Probabilistic Routing Protocol for Intermittently Connected Networks
RFC 6693

Document Type RFC - Experimental (August 2012; No errata)
Last updated 2013-02-12
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IESG IESG state RFC 6693 (Experimental)
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Responsible AD Adrian Farrel
IESG note IRTF Submission. Stephen Farrell (stephen.farrell@cs.tcd.ie) is the document shepherd.
Send notices to andersl@sics.se, avri@acm.org, elwynd@folly.org.uk, samo.grasic@ltu.se, draft-irtf-dtnrg-prophet@ietf.org, stephen.farrell@cs.tcd.ie
Internet Research Task Force (IRTF)                          A. Lindgren
Request for Comments: 6693                                          SICS
Category: Experimental                                          A. Doria
ISSN: 2070-1721                                           Technicalities
                                                               E. Davies
                                                        Folly Consulting
                                                               S. Grasic
                                          Lulea University of Technology
                                                             August 2012

  Probabilistic Routing Protocol for Intermittently Connected Networks

Abstract

   This document is a product of the Delay Tolerant Networking Research
   Group and has been reviewed by that group.  No objections to its
   publication as an RFC were raised.

   This document defines PRoPHET, a Probabilistic Routing Protocol using
   History of Encounters and Transitivity.  PRoPHET is a variant of the
   epidemic routing protocol for intermittently connected networks that
   operates by pruning the epidemic distribution tree to minimize
   resource usage while still attempting to achieve the best-case
   routing capabilities of epidemic routing.  It is intended for use in
   sparse mesh networks where there is no guarantee that a fully
   connected path between the source and destination exists at any time,
   rendering traditional routing protocols unable to deliver messages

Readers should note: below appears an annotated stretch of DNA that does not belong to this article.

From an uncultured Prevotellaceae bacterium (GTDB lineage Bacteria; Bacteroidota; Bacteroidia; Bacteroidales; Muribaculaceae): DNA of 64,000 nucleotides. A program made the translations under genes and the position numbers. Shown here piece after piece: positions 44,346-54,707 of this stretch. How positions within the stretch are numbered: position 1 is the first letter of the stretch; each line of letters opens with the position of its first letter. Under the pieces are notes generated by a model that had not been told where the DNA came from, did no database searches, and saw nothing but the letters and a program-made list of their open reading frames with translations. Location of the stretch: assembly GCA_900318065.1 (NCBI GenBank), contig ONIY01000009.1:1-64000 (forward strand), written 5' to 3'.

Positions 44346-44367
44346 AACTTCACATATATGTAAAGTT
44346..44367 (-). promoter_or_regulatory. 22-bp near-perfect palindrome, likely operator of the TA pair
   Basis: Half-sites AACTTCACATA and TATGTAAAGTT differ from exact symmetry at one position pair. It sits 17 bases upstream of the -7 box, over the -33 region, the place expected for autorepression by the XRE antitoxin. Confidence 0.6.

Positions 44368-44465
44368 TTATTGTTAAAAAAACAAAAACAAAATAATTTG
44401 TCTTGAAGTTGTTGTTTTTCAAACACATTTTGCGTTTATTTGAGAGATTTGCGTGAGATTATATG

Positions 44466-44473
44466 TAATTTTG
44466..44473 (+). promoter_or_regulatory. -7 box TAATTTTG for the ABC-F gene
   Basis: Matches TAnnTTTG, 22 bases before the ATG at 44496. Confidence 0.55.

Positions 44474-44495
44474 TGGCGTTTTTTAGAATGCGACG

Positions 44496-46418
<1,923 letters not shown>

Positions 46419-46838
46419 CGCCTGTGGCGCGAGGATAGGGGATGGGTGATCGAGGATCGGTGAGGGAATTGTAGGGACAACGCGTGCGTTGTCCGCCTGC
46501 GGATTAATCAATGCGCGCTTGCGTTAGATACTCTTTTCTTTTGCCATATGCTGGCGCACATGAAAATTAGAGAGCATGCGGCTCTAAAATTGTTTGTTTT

between hosts.  These networks are examples of networks where there
   is a disparity between the latency requirements of applications and
   the capabilities of the underlying network (networks often referred
   to as delay and disruption tolerant).  The document presents an
   architectural overview followed by the protocol specification.

Status of This Memo

   This document is not an Internet Standards Track specification; it is
   published for examination, experimental implementation, and
   evaluation.

   This document defines an Experimental Protocol for the Internet
   community.  This document is a product of the Internet Research Task
   Force (IRTF).  The IRTF publishes the results of Internet-related
   research and development activities.  These results might not be
   suitable for deployment.  This RFC represents the consensus of the
   Delay Tolerant Networking Research Group of the Internet Research

Lindgren, et al.              Experimental                      [Page 1]
RFC 6693                         PRoPHET                     August 2012

   Task Force (IRTF).  Documents approved for publication by the IRSG
   are not a candidate for any level of Internet Standard; see Section 2
   of RFC 5741.

   Information about the current status of this document, any errata,
   and how to provide feedback on it may be obtained at
   http://www.rfc-editor.org/info/rfc6693.

Copyright Notice

   Copyright (c) 2012 IETF Trust and the persons identified as the
   document authors.  All rights reserved.

   This document is subject to BCP 78 and the IETF Trust's Legal
   Provisions Relating to IETF Documents
   (http://trustee.ietf.org/license-info) in effect on the date of
   publication of this document.  Please review these documents
   carefully, as they describe your rights and restrictions with respect
   to this document.

Lindgren, et al.              Experimental                      [Page 2]
RFC 6693                         PRoPHET                     August 2012

Table of Contents

   1.  Introduction  . . . . . . . . . . . . . . . . . . . . . . . .   4
     1.1.  Relation to the Delay-Tolerant Networking Architecture  .   7
     1.2.  Applicability of the Protocol . . . . . . . . . . . . . .   8
     1.3.  PRoPHET as Compared to Regular Routing Protocols  . . . .  10
     1.4.  Requirements Notation . . . . . . . . . . . . . . . . . .  11
   2.  Architecture  . . . . . . . . . . . . . . . . . . . . . . . .  11
     2.1.  PRoPHET . . . . . . . . . . . . . . . . . . . . . . . . .  11
       2.1.1.  Characteristic Time Interval  . . . . . . . . . . . .  12
       2.1.2.  Delivery Predictability Calculation . . . . . . . . .  12
       2.1.3.  Optional Delivery Predictability Optimizations  . . .  17
       2.1.4.  Forwarding Strategies and Queueing Policies . . . . .  18
     2.2.  Bundle Protocol Agent to Routing Agent Interface  . . . .  19
     2.3.  PRoPHET Zone Gateways . . . . . . . . . . . . . . . . . .  20
     2.4.  Lower-Layer Requirements and Interface  . . . . . . . . .  21
   3.  Protocol Overview . . . . . . . . . . . . . . . . . . . . . .  22
     3.1.  Neighbor Awareness  . . . . . . . . . . . . . . . . . . .  22
     3.2.  Information Exchange Phase  . . . . . . . . . . . . . . .  23
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